Treatment of Dysplasia
Infection with certain high-risk HPV types can lead to abnormal cell changes in the tissues of the genitals or anus. Known as dysplasia, these changes can vary in severity from mild to high. While mild dysplasia usually resolves on its own, moderate to severe dysplasia may progress to an early form of cancer.
The diagnosis can be made by performing a biopsy and analyzing the tissues in the lab.
It is important to remember that dysplasia is not cancer. The removal of abnormal cell tissue is simply for cancer prevention. People who have been diagnosed with dysplasia will need to be monitored closely for recurrence. This is especially true if an HPV infection lasts for more than two years.
Because the Human Papillomavirus is very common and transmitted via skin-to-skin contact, it’s difficult to completely prevent all strains of HPV. Experts believe that HPV is the most common sexually transmitted disease in the U.S.
However, you can reduce your risk of contracting the virus by practicing safe sex. Limit your sexual partners and always use condoms, even during anal sex and oral sex. Female condoms protect more skin than male condoms, offering a little more defense against HPV transmission.
Sexually active youth are at higher risk for contracting HPV. They may not understand sexually transmitted infection, or be aware of safe sex practices, or may have a difficult time using condoms properly.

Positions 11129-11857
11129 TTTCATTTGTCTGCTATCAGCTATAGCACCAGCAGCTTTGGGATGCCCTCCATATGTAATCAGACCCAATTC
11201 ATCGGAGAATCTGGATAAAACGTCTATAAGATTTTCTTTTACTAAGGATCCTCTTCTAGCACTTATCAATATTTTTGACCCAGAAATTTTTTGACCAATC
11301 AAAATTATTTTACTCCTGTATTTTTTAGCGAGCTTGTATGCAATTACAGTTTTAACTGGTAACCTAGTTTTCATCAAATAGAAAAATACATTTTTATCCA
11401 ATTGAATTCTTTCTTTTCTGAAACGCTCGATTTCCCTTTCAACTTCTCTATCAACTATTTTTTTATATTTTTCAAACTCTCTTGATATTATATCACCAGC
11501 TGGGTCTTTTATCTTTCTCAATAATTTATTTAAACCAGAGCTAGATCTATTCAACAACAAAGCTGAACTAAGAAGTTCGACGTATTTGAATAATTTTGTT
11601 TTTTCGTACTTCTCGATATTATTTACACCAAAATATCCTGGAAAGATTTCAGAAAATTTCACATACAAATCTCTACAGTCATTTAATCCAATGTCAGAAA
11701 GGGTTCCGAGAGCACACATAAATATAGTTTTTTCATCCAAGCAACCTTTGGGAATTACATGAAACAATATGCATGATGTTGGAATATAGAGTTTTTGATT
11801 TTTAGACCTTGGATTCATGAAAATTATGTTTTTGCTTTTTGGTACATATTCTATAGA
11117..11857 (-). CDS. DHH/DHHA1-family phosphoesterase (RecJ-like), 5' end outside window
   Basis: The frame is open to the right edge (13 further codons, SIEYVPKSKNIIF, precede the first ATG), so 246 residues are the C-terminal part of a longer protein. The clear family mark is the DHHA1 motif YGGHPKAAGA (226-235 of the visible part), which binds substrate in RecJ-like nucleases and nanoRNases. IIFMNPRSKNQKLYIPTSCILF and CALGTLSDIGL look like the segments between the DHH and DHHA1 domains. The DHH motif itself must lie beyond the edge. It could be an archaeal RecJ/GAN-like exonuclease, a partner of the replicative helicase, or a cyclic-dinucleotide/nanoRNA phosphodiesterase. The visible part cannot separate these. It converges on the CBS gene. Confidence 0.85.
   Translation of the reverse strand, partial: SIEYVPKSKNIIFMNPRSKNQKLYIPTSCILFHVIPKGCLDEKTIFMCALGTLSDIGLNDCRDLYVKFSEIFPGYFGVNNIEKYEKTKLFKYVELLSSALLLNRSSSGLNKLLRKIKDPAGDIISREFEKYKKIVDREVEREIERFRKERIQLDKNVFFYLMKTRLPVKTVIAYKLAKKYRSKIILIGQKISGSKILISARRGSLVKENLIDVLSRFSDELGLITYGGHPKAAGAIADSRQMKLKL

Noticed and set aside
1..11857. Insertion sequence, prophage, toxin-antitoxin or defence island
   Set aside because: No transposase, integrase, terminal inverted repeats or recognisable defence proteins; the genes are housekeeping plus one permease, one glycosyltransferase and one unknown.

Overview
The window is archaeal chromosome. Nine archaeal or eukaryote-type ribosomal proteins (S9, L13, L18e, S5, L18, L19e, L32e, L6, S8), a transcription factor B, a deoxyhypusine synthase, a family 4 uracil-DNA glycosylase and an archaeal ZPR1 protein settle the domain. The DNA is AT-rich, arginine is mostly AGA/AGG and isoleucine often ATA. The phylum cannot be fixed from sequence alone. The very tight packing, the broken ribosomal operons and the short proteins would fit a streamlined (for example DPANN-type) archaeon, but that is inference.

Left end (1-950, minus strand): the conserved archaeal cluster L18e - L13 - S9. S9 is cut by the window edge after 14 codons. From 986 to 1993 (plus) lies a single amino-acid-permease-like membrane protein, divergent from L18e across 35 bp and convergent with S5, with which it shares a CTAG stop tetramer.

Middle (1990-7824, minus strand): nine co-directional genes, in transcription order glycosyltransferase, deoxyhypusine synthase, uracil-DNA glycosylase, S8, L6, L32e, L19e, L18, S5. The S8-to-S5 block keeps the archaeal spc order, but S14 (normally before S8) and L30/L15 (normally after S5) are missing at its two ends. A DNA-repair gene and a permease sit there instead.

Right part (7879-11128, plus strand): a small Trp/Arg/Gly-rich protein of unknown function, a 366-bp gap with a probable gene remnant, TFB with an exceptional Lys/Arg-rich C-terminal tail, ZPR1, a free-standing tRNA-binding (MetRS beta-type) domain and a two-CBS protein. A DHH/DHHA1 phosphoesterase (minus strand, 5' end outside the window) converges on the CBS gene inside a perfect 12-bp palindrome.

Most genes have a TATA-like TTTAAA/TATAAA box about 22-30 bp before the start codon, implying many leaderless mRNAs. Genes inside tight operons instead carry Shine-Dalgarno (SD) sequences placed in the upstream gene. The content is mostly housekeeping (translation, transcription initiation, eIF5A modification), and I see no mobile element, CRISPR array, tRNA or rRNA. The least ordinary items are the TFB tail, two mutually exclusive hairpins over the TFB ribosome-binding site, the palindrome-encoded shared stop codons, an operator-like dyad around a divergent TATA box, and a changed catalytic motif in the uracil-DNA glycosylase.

Gardasil 9, An Effective HPV Vaccine
The Gardasil 9 HPV vaccine has been developed to protect against the most dangerous strains of the Human Papillomavirus, including those that cause cancers and genital warts. HPV vaccination is recommended for all youth (boys and girls) ages 11 and 12 before initiation into sexual activity. It is also recommended for young women up to age 26 and young men up to age 21, even if they are already sexually active.
The most effective way to prevent HPV is to get vaccinated before any exposure to the disease through sexual activity. This is why experts urge vaccination at such a young age for boys and girls. The vaccine is administered in three doses over a period of six months.
If you have symptoms of, or suffer from HPV, or have children and want to discuss the merits of the HPV vaccine (for both girls and boys), please talk to your doctor. This could literally save their life.
We also invite you to establish care with Dr. Aliabadi. Please click here to make an appointment or call us at (844) 863- 6700.